Eric and AnnapurnaEric Hernandez was born and raised in Los Angeles. He is currently a senior studying Anthropology with a focus in Cultural Anthropology and is Officer of Publicity for the UCSC Anthropology Society. Eric served in the US Navy as a welder for 10 years and was honorably discharged in February of 2012. He is now dedicated to working on social justice issues in the local community. As a student of anthropology, his research interests include culture critique and the feminist and queer perspectives in anthropology. After spending a month studying Indigenous Literary and Social Movements in Chiapas Mexico through UC Davis' Summer Abroad program, he has also developed an interest in grassroots activism and revitalization movements.

Annapurna Pandey is a trained sociologist, anthropologist, and teach Cultural Anthropology as well as the Merrill College Core Course. Her research is primarily on women's activism in the process of globalization in India, particularly in the state of Odisha. She has focused her research on women's empowerment in Odisha and the Non-Governmental Organization, which is helping women marginalized by the state and society. Her research interests include women’s issues, their political and religious lives, and their representation in film, media, and literature dealing with India and Indian Diaspora. Since 1995 she has shifted her research interests into filmmaking, focusing on the experiences of the diasporic Odias in the greater Bay Area. She has produced a documentary titled "Homeland in the Heart" and is working on another documentary titled "Giving Life to God: The Installation of Lord Jagannath in the Fremont Hindu Temple." Currently, she is serving a two-year term as the president of the Orissa Society of the Americas.

Summary of Project
Eric and Annapurna are working on a documentary on women's participation in a micro finance program In Odisha, India.

Rachel and CaroleRachel Mohr is a graduating senior currently studying psychology at UCSC. Primarily interested in the influence of social structures upon personality development, she hopes to begin a career as a social worker for the County of Los Angeles, one of the nation's most diverse and populous regions. She wants to work with at-risk youth, particularly those involved in the foster care system. Rachel's other life goal is to eat the Vietnamese noodle soup phở in each of the fifty United States.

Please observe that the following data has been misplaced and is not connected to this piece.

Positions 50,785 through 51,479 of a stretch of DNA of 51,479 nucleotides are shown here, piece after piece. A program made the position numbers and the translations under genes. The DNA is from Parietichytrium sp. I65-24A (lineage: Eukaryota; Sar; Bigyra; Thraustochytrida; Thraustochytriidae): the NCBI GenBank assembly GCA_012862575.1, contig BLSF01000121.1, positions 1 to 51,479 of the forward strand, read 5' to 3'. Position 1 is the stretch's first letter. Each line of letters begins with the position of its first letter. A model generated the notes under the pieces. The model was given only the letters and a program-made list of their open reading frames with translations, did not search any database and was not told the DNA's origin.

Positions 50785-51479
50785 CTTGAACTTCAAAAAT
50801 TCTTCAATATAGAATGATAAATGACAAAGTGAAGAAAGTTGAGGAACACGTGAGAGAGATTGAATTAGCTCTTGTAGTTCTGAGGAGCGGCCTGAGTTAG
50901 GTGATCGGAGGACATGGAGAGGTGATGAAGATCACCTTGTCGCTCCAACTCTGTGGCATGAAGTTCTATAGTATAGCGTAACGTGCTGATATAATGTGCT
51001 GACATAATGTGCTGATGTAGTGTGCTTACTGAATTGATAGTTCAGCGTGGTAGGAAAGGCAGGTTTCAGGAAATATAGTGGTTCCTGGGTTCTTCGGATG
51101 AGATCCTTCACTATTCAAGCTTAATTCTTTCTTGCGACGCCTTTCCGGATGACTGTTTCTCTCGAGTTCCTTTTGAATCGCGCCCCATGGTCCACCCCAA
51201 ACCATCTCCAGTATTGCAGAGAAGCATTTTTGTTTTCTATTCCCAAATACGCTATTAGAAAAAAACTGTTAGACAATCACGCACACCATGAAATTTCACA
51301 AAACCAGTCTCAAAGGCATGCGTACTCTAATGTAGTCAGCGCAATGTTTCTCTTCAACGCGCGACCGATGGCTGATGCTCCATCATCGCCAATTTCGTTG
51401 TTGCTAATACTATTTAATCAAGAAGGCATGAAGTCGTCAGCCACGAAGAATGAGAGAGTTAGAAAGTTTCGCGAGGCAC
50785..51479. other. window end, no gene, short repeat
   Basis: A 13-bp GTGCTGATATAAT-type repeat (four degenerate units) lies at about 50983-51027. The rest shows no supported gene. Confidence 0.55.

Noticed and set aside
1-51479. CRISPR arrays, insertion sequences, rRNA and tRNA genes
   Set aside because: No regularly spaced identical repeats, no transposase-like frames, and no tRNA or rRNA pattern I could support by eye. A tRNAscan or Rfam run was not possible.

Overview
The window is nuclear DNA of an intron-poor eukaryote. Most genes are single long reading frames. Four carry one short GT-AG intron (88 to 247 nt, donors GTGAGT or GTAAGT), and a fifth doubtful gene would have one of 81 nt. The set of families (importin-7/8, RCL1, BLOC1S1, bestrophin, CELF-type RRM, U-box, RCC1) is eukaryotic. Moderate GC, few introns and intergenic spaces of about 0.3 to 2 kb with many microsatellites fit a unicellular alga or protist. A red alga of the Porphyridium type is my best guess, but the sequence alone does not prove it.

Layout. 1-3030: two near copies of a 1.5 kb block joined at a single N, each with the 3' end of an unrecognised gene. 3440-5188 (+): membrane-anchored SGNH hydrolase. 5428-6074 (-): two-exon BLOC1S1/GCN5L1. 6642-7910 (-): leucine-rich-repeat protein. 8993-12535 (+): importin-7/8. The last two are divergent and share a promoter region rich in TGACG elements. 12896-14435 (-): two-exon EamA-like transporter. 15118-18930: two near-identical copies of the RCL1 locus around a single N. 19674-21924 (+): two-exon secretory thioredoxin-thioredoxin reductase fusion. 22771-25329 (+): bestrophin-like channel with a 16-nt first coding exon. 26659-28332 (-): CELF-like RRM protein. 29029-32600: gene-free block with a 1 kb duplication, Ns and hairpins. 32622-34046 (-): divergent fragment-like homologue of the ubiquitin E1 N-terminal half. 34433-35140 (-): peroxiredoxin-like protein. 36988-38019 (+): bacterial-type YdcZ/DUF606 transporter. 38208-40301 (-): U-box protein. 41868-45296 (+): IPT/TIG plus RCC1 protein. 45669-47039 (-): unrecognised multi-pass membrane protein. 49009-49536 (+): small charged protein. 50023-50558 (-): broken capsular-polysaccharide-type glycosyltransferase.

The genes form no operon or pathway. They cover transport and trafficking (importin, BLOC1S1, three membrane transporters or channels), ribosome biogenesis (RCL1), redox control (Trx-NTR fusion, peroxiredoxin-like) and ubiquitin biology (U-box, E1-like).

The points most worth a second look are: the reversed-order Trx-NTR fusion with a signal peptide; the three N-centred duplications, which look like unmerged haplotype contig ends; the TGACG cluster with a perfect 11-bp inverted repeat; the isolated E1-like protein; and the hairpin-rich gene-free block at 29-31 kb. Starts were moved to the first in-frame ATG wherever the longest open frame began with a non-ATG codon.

Dr. Carole Gerster has been a faculty member at UC-Santa Cruz since 2001. She has a Ph.D. in literature and critical studies from the University of Minnesota and has done post-graduate film studies at UC-Berkeley. Prior to coming to UCSC, she was Professor of film and literature at the University of Wisconsin-River Falls. She teaches courses on race and ethnicity in film, and teaches writing on the topics of cultural identity and global consciousness for Merrill Core. Merrill frosh have watched the film Crash and read her essay on this film every year since 2008. Her research focus is race and ethnicity in U.S. film; her book on the topic is Teaching Ethnic Diversity with Film (McFarland, 2006). She is currently working to complete a book manuscript on Paul Haggis's 2005 film Crash.

Summary of Project
Rachel Mohr will work with Dr. Gerster to research twentieth-first century race and ethnicity issues as they are reflected in the 2005 film Crash.  They have three separate projects:

1) to identify the musical elements in Crash ( theme song, incidental music, and lyrics) in order to analyze how they work with (or against) the visuals in order to guide viewer responses (emotionally and intellectually) to scenes depicting specific issues.  The final research goal here is to understand how aspects of the music in Crash (new or reused from earlier films) are atypical and fit with the film's general approach of inviting viewers to confront their own expectations via encounters with the unexpected.